social media evaluation - it's very hard

Quality Seconds > Pointless Eyeballs

A few years ago I started touting around an idea about how to cross-compare the value of PR coverage on print, TV, radio and online. Social media evaluation was a relatively new phenomena.

Every PR agency worth its salt was wrestling with the same thing. How to demonstrate to clients the value of earned media coverage, particularly the rapidly growing area of online, compared to other channels.

The route I started going down was to develop a simple formula which would apply across all channels.

Cost per unique engagement minute

i.e. How much does it cost to get one person to spend one minute of ‘quality’ time registering our content or our messages, across any/all channels

Bear in mind, this was simply to compare the volume and visibility of coverage. This was before we’d quite got to grips with the new concepts of engagement and then advocacy which online comms offered.

It never quite took off — probably because at the time we simply didn’t have the tools/time to implement or measure it properly. But also too many clients insisted on a (shoot me please!) AVE comparison — which also highlighted their naivity about how online advertising was purchased — but that’s another story.

Many of the finest PR (and now social/digital) professionals were wrestling with the same thing. People like Philip Sheldrake and Stephen Waddingtonin the UK, and Katie Paine in the US, as well as AMEC and plenty of people involved in the Barcelona Principles.

It was and still is very hard to decide what to measure, and then what to compare it against. Particularly when you’re trying to evaluate which channel is the most cost-effective channel to use.

So I’m pleased to see people like Ev at Medium again drawing attention to the futility of the simplistic comparison metrics which are still industry-standard, and proposing something similar(ish) — TTR total time reading in Medium’s case — to replace them.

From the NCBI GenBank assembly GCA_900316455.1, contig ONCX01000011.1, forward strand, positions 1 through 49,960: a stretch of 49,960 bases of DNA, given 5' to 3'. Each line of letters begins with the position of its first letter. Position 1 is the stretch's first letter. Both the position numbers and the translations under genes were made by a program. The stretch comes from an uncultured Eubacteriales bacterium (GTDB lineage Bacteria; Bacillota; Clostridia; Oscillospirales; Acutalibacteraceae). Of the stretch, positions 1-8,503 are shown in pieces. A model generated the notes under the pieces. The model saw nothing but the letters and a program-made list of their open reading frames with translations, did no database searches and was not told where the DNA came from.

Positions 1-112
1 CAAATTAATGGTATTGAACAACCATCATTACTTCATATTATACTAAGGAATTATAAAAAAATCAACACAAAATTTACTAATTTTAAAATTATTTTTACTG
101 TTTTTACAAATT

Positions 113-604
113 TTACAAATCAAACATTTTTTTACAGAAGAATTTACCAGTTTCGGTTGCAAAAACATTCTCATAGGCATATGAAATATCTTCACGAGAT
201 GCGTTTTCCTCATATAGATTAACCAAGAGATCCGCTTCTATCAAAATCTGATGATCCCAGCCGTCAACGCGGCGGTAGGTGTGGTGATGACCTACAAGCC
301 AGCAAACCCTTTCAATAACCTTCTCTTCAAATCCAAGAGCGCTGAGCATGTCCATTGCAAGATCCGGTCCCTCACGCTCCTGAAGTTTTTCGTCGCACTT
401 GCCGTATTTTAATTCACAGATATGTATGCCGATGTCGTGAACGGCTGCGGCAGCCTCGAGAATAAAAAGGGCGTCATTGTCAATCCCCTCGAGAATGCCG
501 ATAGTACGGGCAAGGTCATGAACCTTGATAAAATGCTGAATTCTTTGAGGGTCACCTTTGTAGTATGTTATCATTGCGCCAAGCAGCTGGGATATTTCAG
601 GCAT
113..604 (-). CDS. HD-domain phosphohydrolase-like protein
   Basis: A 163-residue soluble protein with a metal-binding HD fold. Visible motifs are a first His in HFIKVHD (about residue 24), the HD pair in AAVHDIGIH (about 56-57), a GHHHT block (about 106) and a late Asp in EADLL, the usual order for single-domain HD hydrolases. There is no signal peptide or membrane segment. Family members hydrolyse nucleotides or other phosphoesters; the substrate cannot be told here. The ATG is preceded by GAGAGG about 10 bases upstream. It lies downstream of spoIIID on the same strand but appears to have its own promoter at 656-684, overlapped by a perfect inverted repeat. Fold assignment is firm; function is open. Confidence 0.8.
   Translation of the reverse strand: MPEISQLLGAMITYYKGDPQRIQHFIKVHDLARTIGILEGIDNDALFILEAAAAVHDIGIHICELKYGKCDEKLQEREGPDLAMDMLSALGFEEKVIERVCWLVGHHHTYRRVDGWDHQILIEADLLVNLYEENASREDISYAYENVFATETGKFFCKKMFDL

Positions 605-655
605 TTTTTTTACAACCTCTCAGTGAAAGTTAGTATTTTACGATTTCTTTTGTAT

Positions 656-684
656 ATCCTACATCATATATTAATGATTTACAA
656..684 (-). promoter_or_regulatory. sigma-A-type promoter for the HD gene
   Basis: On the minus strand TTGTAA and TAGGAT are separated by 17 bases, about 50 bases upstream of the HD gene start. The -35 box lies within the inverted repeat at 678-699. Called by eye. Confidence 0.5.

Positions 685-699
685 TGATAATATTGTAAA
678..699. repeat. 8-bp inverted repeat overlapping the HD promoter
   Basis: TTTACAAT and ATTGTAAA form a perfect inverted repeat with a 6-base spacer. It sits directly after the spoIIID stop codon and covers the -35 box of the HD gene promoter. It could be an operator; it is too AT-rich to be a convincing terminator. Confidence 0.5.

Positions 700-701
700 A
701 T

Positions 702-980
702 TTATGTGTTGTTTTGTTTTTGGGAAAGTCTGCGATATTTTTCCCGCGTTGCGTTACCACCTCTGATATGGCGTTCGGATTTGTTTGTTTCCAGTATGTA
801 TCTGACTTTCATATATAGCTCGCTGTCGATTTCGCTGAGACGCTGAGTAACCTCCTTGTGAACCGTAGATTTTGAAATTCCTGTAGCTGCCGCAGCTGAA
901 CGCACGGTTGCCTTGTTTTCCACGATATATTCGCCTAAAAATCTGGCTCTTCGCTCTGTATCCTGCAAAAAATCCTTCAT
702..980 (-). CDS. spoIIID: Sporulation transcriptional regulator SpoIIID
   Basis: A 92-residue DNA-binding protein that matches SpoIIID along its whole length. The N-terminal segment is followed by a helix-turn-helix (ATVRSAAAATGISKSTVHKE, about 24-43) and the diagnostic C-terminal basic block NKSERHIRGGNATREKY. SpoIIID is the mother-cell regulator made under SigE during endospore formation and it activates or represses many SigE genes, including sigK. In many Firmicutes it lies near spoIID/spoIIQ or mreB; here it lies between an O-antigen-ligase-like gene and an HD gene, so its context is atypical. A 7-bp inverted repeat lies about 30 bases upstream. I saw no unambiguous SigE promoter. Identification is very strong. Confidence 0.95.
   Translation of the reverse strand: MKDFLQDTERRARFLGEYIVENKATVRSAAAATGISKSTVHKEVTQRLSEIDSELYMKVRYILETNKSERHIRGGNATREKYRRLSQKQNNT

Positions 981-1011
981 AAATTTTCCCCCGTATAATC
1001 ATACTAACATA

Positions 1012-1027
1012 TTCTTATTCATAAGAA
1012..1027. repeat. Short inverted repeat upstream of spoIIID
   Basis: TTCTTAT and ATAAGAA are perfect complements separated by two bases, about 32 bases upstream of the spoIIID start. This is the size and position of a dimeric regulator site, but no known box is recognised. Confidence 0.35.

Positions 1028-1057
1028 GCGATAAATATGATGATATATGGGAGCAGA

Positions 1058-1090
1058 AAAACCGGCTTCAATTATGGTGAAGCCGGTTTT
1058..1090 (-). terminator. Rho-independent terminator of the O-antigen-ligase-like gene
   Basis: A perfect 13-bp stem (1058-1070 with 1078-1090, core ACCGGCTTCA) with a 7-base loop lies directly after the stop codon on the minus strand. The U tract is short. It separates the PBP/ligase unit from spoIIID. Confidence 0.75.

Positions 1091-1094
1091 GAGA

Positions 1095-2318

In his recent Medium post Ev defends his quote about ‘not giving a shit’ that Instagram has more unique users than Twitter, on the basis that both channels/media perform very different functions, so simply to compare one metric (perhaps the easiest metric to grab hold of — number of uniques) is to dramatically miss the point of the purpose and value that each channel brings to its users.

He’s right.

I got on a similar high-horse when a large chunk of the social media bubble went crazy for Klout. Again, a one-dimensional metric which was bound to fail in a multi-dimensional world.

Are there better ways of comparing apples and pears? I think there are. Media buyers have tried various methods to roll together TVRs, uniques, pre-roll views, eye-tracking and God knows what else, but at the end of the day there isn’t yet a way to accurately measure and compare volume and influence of any media coverage, or channel.

And there won’t be.

It’s impossible.

Influence and relevance will always be subjective.

Just ask yourself, what is the most influential newspaper? It depends entirely on where you live, what you’re interested in and what factors actually create the change you really want to measure.

So trying to compare Twitter and Instagram purely on the basis of numbers of users is similarly destined to fail. Different people use different channels for different reasons.

If advertisers want to dig a bit deeper and can effectively segregate different audiences then a more rigorous comparison might be a return to my old thinking of cost per unique engagement minute, or in Medium’s case, the TTR — total time reading.

That could at least demonstrate how many people spend how much time looking at your content, so people can draw some sort of ROI and value against it. At its most basic level, to decide whether it’s worth spending money on paying people to create it.

As more brands and SMEs become publishers, I’m convinced these metrics will become easier to measure, and can provide a benchmark against which to see what content is ‘working’. They could also possibly provide a benchmark aross different channels too.

But, even this metric misses out on capturing what people actually do as a result of exposure to the content. Engagement and advocacy is the next step on.

And the digital world is better placed to deliver tangible ‘results’ metrics than TV, and is light years ahead of print or outdoor advertising.

But until then, we’ll have to live with journalists, clients and even colleagues over-simplifing the metrics available to make whatever point they want to make.

And don’t even get me started on last-click attribution…

[This was first posted on Medium.com]

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